September 2016

Sometimes you want to repeat an Emacs function, even when calling it originally took a few keystrokes. Here's how to make it easily repeatable. Say we have a simple function that inserts "here":

(defun insert-here ()
  (interactive)
  (insert "here"))

And bind it to C-c h h:

(global-set-key (kbd "C-c h h") #'insert-here)

This works; every time we type C-c h h, we insert "here" into the buffer. But often we want to repeat the command. Although we could use C-x z to repeat the last command, that's still two keypresses, and isn't the easiest thing to press once you've typed C-c h h. So instead, we can make a sparse keymap and in it, set "h" to this command.

(setq insert-here-keymap
      (let ((map (make-sparse-keymap)))
        (define-key map (kbd "h") #'insert-here)
        map))

Now we just need to use this keymap inside #'insert-here. We can't use #'use-local-map, because that will mean we can never insert h again: we'd always call #'use-local-map. Instead, we can use #'set-transient-map, which still uses the local keymap, but deactivates the keymap after a single key is pressed.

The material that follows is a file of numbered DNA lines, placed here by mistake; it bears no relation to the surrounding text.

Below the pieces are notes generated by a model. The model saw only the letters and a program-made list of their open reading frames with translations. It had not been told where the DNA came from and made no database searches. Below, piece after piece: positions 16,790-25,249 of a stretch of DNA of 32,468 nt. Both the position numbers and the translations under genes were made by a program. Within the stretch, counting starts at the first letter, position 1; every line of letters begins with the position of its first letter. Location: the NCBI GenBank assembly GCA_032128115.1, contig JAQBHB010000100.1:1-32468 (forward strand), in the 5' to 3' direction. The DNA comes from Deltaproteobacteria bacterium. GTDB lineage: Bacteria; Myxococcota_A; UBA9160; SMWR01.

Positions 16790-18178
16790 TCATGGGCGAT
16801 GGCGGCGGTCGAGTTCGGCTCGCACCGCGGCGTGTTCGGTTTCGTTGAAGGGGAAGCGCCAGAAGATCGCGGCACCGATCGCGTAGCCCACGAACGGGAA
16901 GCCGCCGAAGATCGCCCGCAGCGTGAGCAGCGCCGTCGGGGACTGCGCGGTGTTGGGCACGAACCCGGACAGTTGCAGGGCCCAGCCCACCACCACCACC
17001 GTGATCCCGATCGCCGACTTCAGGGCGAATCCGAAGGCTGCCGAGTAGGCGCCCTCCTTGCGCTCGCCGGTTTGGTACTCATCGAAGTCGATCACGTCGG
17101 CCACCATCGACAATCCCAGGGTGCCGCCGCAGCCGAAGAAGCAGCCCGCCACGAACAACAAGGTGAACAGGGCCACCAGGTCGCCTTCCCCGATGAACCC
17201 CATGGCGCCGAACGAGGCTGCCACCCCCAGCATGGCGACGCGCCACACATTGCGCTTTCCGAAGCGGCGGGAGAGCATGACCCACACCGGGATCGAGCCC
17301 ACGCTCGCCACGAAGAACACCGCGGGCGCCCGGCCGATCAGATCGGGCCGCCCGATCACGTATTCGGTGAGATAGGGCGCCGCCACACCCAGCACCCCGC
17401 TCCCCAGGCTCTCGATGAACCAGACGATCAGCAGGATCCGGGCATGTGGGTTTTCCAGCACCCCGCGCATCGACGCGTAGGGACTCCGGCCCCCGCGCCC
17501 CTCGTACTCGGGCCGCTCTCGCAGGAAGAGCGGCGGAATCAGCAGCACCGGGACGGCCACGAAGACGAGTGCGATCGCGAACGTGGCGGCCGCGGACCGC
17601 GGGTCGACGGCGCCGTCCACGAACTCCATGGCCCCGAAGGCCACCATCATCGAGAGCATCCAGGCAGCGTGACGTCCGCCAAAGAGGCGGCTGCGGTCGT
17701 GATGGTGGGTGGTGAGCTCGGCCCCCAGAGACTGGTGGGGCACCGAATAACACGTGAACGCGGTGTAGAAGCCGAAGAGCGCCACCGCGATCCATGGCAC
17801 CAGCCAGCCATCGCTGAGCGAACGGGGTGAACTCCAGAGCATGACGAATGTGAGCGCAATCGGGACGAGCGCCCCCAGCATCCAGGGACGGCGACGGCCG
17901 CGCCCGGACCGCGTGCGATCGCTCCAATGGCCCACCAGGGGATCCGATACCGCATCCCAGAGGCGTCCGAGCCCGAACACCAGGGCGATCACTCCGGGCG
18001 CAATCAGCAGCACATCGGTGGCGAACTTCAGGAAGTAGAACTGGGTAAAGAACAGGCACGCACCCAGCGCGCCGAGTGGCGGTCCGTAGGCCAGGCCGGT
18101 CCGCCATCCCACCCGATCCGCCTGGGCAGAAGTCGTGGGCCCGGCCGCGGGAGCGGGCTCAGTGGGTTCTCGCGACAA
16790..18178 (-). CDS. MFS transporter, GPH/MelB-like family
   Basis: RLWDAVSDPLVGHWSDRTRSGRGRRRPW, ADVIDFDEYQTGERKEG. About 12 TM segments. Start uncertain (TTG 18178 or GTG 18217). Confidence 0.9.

(defun insert-here ()
  (interactive)
  (insert "here")
  (set-transient-map
   insert-here-keymap))

Now, after activating #'insert-here, we can repeat it by pressing h. But if anything else is pressed, the keymap disables. Further presses of h will insert the letter; the keymap is no longer used. So we've accomplished our goal of easily repeating this command with a single keypress.